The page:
Heat the person, not the entire house. That’s the advice of TV moneysaving expert Martin Lewis and he is right of course, it saves you quite a bit over the colder months. But insurers may well see a spike in fire damage claims as householders forget to unplug electric blankets, switch off portable heaters, or buy cheap heating gadgets online.
Consumer website Which? noted just a few weeks ago that some cheap plug-in heater devices were poorly made, with non compliant wiring and connections. Electric blankets are also very useful and can be used to cover up on the sofa in the evenings, rather than switch on the heating system. But as Somerset Live reported recently, they can catch fire if worn out, wires are crushed, or washed and then used before drying out properly.
It’s never a good idea to leave an electric blanket on for several hours, especially if you are partially lying on a section of it and crushing the wires inside it.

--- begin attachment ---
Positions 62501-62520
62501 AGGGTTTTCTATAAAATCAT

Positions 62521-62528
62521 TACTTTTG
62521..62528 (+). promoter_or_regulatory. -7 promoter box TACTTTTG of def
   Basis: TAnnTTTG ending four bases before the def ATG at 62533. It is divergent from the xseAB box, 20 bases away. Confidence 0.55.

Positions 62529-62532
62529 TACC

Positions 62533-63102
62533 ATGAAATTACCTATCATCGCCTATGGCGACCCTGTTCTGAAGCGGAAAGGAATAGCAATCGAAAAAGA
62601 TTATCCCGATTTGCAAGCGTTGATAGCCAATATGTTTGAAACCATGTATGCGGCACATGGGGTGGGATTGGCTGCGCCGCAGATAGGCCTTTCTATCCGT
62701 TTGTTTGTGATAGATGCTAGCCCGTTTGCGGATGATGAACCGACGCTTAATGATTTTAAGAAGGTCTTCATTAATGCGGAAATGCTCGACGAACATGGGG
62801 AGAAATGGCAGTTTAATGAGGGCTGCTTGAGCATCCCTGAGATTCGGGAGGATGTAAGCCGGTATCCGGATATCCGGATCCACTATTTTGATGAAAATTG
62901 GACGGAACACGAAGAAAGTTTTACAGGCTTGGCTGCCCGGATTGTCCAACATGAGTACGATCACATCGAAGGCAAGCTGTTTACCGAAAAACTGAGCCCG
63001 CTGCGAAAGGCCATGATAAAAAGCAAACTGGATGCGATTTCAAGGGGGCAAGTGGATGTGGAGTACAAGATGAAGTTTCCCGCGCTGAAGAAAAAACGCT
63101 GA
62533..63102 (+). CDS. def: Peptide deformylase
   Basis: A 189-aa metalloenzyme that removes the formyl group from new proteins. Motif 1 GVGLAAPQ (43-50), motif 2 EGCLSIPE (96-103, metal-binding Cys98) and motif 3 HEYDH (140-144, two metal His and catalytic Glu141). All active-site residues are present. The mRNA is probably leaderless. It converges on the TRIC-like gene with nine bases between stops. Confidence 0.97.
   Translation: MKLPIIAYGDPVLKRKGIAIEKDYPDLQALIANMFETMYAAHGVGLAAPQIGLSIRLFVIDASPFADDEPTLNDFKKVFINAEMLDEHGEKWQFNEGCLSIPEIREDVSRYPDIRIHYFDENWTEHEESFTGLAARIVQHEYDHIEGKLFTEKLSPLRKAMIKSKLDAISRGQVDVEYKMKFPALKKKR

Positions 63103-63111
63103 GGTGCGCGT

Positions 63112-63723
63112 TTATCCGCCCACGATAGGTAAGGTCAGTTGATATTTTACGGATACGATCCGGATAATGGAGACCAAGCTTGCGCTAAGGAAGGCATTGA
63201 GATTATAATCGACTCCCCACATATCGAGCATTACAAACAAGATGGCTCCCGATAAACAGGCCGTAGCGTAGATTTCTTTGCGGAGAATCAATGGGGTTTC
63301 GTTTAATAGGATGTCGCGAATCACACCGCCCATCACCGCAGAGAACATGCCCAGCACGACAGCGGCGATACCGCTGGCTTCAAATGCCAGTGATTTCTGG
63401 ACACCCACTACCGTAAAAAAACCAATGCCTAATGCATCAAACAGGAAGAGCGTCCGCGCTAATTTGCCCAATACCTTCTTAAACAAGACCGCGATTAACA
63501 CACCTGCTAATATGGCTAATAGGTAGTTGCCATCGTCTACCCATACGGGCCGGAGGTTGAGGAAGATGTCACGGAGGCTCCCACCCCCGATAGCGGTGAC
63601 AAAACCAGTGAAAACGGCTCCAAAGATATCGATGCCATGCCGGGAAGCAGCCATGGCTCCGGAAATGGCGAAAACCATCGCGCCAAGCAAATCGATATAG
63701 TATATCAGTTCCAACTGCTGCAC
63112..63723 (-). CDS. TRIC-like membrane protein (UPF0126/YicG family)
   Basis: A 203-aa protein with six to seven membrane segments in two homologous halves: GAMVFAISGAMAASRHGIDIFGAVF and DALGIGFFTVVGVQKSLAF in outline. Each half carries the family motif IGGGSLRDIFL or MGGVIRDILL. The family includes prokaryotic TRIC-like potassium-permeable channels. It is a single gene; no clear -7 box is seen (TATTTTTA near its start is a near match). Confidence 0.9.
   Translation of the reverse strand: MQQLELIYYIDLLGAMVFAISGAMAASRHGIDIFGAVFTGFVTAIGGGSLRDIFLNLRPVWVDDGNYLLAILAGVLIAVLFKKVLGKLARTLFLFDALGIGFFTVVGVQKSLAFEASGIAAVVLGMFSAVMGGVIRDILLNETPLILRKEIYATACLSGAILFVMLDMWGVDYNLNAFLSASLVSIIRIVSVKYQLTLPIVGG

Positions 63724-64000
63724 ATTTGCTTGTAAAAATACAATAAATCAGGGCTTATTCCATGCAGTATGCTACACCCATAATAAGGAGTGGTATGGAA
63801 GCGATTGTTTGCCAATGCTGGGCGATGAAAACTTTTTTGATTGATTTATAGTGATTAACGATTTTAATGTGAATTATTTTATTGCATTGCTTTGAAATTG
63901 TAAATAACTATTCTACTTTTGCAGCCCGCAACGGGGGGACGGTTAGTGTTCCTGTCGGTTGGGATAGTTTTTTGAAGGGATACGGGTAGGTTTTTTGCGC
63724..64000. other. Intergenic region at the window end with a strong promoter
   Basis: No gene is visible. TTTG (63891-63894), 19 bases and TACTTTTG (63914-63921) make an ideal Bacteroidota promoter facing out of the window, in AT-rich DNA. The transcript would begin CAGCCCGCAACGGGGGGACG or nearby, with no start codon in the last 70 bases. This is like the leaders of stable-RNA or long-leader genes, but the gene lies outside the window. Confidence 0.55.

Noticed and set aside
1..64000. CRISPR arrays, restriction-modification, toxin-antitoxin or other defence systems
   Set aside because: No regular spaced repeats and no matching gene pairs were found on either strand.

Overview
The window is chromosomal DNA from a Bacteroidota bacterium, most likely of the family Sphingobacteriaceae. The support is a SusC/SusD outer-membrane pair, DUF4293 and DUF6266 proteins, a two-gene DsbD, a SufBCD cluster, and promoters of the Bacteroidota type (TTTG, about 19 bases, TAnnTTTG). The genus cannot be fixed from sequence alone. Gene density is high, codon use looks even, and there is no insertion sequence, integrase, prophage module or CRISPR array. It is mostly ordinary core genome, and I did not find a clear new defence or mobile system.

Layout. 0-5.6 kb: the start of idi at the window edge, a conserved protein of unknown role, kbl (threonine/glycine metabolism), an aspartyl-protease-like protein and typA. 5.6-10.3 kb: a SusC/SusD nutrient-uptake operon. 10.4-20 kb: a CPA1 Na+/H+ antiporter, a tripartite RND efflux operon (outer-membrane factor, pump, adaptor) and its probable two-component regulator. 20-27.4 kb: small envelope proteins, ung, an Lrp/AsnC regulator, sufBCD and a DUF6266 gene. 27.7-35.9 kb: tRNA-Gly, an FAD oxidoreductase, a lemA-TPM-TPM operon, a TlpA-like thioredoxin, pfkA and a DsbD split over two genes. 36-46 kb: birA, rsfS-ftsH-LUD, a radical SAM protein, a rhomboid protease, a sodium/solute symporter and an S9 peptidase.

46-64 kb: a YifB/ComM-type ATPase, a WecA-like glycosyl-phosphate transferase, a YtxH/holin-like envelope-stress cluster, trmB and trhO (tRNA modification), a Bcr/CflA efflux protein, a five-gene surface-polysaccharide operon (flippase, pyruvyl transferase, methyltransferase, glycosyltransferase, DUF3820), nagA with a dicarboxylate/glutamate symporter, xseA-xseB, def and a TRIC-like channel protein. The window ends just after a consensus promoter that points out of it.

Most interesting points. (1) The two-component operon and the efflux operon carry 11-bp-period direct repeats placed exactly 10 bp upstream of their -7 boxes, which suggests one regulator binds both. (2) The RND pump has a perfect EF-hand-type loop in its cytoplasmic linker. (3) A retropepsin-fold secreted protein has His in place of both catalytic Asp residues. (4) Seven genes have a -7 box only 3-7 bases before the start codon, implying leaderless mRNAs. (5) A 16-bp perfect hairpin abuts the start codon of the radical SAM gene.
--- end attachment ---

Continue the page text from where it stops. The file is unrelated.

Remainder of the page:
Working from home has also become the default admin job setting for many public sector bodies, or call centre operations, which is bound to lead to more people attempting to stay warm on a budget, as they work from a laptop or home PC.
Insurance brands can offer householders useful advice on safe use of blankets and portable heating devices, plus smart home tech like smoke sensors, temperature sensors and CCTV systems can all help detect a problem before it becomes serious.
Sedgwick has revealed that the year-to-date fire claims identified as being caused by electric heaters and blankets have proportionally increased. These claims account for 2.7% of all fire claims, more than double the amount of fire claims caused by electric heaters and blankets compared to 1% from 2021-2022.
Susan Sansom, director, project managed adjusting at Sedgwick comments:
“Fire safety cautions have been put in place since the start of winter last year as soaring energy bills and the cost-of-living crisis are leading to a surge in the popularity of electric heaters and blankets. As snow and ice warnings are in force for London as well as other parts of the UK, we’re likely to see an increased trend in fire claims caused by the use of alternative heating.”
More at; www.Sedgwick.com
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